In 2011, Noah and family were asked to join the Genotyping and Phenotyping of Platelets (GAPP) research programme based at the University of Birmingham. In order to learn more about the rare condition, the research group were searching for information to increase awareness of the causes of PFDs. As stated on the GAPP website :
“Disorders of platelet function giving rise to bleeding are rare occurrences, often presenting with mild symptoms which make the study of this disease particularly challenging. As a consequence, little is known about the natural history of bleeding disorders, and their treatment remains under-studied. Therefore, studying people with bleeding disorders provides crucial information on this rare disease and increases our awareness of the causes of mild bleeding in people with inherited disorders. Moreover, the study of people who have bleeding problems due to a defect in platelet function provides information on the importance of certain proteins in platelet function. These proteins could potentially be used as new targets for the development of novel antiplatelet agents.”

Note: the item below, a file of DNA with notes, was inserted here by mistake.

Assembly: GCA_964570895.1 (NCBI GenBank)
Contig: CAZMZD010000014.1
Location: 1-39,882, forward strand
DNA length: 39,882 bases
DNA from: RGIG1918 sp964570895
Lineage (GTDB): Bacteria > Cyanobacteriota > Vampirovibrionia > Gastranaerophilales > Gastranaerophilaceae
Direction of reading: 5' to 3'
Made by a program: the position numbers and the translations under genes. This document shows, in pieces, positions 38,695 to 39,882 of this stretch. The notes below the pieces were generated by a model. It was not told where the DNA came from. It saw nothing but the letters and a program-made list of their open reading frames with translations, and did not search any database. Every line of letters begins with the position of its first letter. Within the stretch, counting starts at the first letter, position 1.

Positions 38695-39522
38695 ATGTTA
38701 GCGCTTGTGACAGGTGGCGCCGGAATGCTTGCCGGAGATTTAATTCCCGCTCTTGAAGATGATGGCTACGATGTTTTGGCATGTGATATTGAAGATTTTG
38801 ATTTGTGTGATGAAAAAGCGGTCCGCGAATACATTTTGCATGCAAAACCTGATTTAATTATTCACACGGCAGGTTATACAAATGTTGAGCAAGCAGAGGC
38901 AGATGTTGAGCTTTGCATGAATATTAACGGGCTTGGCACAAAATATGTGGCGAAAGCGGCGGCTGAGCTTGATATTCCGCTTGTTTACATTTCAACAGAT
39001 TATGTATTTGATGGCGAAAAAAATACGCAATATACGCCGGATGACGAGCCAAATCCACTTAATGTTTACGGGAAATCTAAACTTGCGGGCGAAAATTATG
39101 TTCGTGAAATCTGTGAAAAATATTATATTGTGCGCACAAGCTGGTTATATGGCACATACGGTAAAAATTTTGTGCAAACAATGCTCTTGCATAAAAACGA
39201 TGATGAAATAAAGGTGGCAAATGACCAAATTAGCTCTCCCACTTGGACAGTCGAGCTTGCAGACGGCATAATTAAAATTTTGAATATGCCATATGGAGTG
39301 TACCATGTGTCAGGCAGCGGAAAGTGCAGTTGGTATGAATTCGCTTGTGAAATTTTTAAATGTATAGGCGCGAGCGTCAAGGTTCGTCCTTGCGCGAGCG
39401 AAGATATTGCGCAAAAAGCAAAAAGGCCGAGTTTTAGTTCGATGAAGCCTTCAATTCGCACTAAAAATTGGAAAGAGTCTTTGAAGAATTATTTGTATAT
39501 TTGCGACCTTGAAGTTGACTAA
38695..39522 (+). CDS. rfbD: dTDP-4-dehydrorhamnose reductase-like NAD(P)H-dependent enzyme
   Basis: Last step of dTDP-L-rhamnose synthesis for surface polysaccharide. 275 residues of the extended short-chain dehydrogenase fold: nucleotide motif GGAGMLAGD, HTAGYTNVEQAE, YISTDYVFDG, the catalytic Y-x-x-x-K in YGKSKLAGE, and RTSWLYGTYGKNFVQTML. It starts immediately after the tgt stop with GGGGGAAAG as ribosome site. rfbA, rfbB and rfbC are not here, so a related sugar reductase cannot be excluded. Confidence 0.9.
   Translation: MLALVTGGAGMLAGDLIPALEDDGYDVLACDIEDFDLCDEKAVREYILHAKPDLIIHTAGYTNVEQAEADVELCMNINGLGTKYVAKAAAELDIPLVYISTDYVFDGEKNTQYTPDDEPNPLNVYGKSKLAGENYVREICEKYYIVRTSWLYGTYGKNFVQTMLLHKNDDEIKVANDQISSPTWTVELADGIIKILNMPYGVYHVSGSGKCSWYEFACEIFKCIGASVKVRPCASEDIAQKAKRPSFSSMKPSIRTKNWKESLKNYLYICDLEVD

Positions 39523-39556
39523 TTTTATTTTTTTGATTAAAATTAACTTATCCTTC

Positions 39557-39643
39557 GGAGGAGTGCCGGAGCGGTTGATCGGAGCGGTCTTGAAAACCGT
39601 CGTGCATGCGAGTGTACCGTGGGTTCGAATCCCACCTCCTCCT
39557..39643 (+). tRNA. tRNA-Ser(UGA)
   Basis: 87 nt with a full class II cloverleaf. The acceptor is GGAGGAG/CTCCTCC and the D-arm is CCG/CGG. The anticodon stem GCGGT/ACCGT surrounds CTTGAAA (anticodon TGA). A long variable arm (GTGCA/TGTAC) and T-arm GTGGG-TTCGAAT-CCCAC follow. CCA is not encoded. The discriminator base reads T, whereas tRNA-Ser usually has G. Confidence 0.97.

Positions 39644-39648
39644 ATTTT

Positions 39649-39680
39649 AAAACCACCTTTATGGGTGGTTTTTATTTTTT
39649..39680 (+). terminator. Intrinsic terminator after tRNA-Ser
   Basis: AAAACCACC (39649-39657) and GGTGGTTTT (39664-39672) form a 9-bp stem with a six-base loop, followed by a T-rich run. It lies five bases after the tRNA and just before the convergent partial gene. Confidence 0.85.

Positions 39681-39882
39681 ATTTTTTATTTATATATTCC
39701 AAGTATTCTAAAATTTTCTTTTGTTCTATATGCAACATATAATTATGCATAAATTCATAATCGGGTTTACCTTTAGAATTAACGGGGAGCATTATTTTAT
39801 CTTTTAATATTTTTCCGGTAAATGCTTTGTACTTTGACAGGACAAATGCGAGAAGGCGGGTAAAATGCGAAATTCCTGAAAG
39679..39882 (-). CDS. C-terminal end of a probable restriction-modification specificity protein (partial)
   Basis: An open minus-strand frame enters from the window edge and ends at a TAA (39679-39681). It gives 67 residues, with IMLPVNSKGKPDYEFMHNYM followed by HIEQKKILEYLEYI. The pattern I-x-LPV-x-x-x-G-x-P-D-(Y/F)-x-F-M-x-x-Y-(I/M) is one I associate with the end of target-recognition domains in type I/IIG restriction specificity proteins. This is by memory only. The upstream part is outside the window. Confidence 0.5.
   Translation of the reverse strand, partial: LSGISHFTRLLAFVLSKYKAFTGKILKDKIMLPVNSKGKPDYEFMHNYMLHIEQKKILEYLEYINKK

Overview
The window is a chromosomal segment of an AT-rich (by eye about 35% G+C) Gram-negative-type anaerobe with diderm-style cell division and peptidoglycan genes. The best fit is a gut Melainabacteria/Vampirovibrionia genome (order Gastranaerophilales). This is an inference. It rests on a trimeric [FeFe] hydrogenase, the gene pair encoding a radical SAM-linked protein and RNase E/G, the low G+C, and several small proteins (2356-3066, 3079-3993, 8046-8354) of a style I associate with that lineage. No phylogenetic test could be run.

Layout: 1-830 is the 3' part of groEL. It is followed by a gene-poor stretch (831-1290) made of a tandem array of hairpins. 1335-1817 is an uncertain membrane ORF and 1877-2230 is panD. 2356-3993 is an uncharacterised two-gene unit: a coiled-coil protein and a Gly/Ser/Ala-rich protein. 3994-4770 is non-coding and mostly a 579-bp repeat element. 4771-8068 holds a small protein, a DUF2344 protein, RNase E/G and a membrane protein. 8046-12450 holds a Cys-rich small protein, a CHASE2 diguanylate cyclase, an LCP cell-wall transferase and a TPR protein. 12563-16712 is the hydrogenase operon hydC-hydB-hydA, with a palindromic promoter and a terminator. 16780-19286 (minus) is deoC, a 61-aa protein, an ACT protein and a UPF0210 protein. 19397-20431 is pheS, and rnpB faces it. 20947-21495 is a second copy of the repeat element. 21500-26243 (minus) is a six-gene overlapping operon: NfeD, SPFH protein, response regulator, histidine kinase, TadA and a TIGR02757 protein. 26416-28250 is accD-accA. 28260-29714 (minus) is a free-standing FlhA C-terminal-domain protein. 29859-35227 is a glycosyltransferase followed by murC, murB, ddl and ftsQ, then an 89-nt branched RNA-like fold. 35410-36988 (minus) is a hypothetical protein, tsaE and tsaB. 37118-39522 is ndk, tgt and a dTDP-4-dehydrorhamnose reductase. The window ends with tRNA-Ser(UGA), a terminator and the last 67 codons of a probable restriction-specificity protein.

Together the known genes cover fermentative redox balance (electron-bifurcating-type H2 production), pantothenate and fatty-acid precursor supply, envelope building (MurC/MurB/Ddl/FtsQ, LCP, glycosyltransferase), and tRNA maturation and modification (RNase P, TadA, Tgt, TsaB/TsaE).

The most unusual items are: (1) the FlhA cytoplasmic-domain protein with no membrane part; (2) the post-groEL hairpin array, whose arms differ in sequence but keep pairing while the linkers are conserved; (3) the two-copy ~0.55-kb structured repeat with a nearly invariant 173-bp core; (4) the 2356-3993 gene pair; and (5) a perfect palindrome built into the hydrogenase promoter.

Indeed, the project has had some significant results which have been highlighted within The Guardian and The Observer on-line. We continue to support the programme, so it can help Noah and other people like him.